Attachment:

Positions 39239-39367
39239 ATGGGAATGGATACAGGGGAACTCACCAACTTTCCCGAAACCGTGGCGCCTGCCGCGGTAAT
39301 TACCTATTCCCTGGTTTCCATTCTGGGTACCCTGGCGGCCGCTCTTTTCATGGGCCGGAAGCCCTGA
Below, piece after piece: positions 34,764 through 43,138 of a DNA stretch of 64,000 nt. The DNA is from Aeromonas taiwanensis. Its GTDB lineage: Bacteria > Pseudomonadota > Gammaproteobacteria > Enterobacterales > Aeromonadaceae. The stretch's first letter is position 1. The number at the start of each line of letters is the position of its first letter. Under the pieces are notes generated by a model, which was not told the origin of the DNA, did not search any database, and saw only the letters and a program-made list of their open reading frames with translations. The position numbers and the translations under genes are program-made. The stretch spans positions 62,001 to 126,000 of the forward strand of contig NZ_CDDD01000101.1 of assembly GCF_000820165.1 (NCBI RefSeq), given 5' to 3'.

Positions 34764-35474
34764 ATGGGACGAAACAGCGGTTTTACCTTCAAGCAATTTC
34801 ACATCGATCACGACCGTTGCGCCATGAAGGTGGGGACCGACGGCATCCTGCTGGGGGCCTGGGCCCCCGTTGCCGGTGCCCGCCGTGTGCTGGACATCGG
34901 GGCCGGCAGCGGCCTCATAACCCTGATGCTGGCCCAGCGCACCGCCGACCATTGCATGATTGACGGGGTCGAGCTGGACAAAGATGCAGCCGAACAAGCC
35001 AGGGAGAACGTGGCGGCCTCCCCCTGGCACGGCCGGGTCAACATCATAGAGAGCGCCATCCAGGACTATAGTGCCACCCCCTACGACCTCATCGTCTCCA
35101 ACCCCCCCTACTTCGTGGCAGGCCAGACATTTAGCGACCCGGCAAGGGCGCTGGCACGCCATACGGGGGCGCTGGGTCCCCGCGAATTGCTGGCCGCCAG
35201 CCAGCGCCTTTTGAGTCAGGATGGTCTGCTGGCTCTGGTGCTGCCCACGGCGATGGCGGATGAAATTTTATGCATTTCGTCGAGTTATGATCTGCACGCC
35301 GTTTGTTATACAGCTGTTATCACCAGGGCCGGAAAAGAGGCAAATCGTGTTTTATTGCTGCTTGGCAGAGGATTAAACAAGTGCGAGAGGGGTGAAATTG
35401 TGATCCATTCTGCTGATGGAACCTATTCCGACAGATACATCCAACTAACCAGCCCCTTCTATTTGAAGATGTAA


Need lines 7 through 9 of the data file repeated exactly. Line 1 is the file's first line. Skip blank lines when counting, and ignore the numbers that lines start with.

34801 ACATCGATCACGACCGTTGCGCCATGAAGGTGGGGACCGACGGCATCCTGCTGGGGGCCTGGGCCCCCGTTGCCGGTGCCCGCCGTGTGCTGGACATCGG
34901 GGCCGGCAGCGGCCTCATAACCCTGATGCTGGCCCAGCGCACCGCCGACCATTGCATGATTGACGGGGTCGAGCTGGACAAAGATGCAGCCGAACAAGCC
35001 AGGGAGAACGTGGCGGCCTCCCCCTGGCACGGCCGGGTCAACATCATAGAGAGCGCCATCCAGGACTATAGTGCCACCCCCTACGACCTCATCGTCTCCA